Sermon – Proper 17 - Sept 1, 2019
Saint. Andrew’s, Marianna, AR
The Rev. Canon Renee Miller
“How to Pray, Part 7”
May the sacraments and the Word and the hunger of our souls meet, and lead us ever more deeply into the heart of God. Al-hamdu-lillah. Amen.
So, what’s the question? You should know it well by now! (What is the first thing you think of when I say the word prayer?”) Any new answers? Any new reflections?
Anne sent me a wonderful quote this week about prayer; “The first ever cordless phone was created by God. God named it ‘Prayer.’ It never loses its signal and you never have to recharge it. Use it anywhere!” That could serve as the complete sermon today and I could just sit down!
The most essential form of the Lord’s Prayer that we began with from the Gospel of Luke ends with this short prayer: “Do not bring us to the time of trial.” What can this possibly mean? We all know that none of us are spared trials in life. The version of the Lord’s Prayer we’re most familiar with has it worded as “lead us not into temptation.” God doesn’t lead us into temptation, so why would we ask God not to do what God doesn’t do anyway? Neither does God capriciously bring us trial. Most of the trials we experience in life are of our own making or simply the result of being human and living with other humans in an earthly and imperfect world.
Jesus included this phrase “Do not bring us to the time of trial,” when he was teaching the disciples how to pray, perhaps for 2 reasons. First, it may have been a prayer he prayed himself. He may have had some idea of the ultimate trial he would face and wanted to be saved from having to experience the inevitable. His words in the garden on the night before his death give some confirmation of this, “Let this cup pass from me.....nevertheless, not mine but thy will be done.”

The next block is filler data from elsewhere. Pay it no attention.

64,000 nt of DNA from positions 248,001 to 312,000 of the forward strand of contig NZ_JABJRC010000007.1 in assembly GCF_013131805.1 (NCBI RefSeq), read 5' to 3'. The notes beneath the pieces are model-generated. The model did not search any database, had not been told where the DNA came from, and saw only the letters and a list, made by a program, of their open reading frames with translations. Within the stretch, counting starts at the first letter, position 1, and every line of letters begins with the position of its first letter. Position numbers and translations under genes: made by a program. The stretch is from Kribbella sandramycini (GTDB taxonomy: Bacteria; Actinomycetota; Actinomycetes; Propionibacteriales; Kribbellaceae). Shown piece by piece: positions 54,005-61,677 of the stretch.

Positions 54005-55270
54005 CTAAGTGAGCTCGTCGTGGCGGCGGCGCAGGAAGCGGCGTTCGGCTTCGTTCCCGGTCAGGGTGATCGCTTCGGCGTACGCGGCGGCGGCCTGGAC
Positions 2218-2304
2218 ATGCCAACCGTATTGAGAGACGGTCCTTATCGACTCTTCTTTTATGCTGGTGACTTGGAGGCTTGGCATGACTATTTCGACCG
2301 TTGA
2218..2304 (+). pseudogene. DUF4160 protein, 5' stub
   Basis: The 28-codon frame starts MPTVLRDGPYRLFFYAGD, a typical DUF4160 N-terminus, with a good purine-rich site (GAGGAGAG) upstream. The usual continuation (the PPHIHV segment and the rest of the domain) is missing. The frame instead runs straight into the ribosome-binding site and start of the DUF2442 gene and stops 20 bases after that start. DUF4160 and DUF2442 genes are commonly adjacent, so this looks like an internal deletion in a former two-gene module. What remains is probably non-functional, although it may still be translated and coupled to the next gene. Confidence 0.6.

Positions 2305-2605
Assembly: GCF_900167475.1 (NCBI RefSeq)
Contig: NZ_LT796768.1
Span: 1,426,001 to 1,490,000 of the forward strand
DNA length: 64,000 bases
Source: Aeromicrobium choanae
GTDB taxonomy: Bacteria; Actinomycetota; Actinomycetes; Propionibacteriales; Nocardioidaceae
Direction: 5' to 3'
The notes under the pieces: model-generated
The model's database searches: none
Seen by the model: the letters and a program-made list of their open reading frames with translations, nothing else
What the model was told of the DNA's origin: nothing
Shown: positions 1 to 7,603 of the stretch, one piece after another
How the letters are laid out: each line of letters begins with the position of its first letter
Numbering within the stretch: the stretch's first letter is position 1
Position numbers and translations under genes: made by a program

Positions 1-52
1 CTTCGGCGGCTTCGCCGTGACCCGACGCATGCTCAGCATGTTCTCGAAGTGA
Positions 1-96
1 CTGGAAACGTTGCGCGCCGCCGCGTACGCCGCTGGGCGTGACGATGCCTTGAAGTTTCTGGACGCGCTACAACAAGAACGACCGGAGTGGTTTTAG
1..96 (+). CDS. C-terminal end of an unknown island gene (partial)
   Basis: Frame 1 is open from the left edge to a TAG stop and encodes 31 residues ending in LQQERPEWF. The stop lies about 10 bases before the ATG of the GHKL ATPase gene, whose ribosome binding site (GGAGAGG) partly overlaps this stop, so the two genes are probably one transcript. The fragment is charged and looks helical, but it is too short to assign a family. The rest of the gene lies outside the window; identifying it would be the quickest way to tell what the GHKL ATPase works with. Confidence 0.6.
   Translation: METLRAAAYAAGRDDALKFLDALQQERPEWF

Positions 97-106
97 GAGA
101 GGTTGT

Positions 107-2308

Second, he may have taught this to the disciples because he knew that if he wanted to be spared a trial he didn’t want to face, the disciples, too, would want to be spared trials that were difficult, demanding, distressing.
I want to say here, however, that trials don’t need to be something big like crucifixion, or death by cancer. Trials can come in all disguises: a water pipe breaking, getting the flu right before we’re going on a vacation, having the car break down between Memphis and Hughes. Whatever interrupts our plans, or causes us disturbance and distraction can qualify as a trial and we would love to be spared from them all!
This takes us back to what I preached about with the phrase ‘Your kingdom come.’ I said that while we would all prefer not to have troubles; if we pray ‘Your kingdom come’ we’ll be able to stay in a place of peace even in the midst of trouble. That’s really the goal - not so much to be free of trial, but to remain ‘at peace in God’ in the midst of trial. So, when Jesus taught the disciples to pray ‘Do not bring us to the time of trial,’ he was affirming what he knew was already deep in their hearts -the desire to be spared difficulty in life. And, he also knew that sometimes --- such a prayer does indeed avert disaster.
Take one of my favorite guys from the Hebrew Scriptures (or what we know as the Old Testament). Good old Hezekiah. I’ve preached about him before because he’s so ‘preachable!’ Hezekiah had learned that he had a terminal illness and was going to die. This was a trial he did not want to face. He sequestered himself in his room, turned his face to the wall and wept. He didn’t want to die. He begged to be spared the trial. And surprise of surprises, his prayer was answered! God told Hezekiah that he would be given another 15 years of life. Imagine his joy at that news! In that particular case, the prayer to be spared trial worked in the way Hezekiah hoped. Of course, 15 years later, he was at the same place as before. Death would not be forever be kept at bay.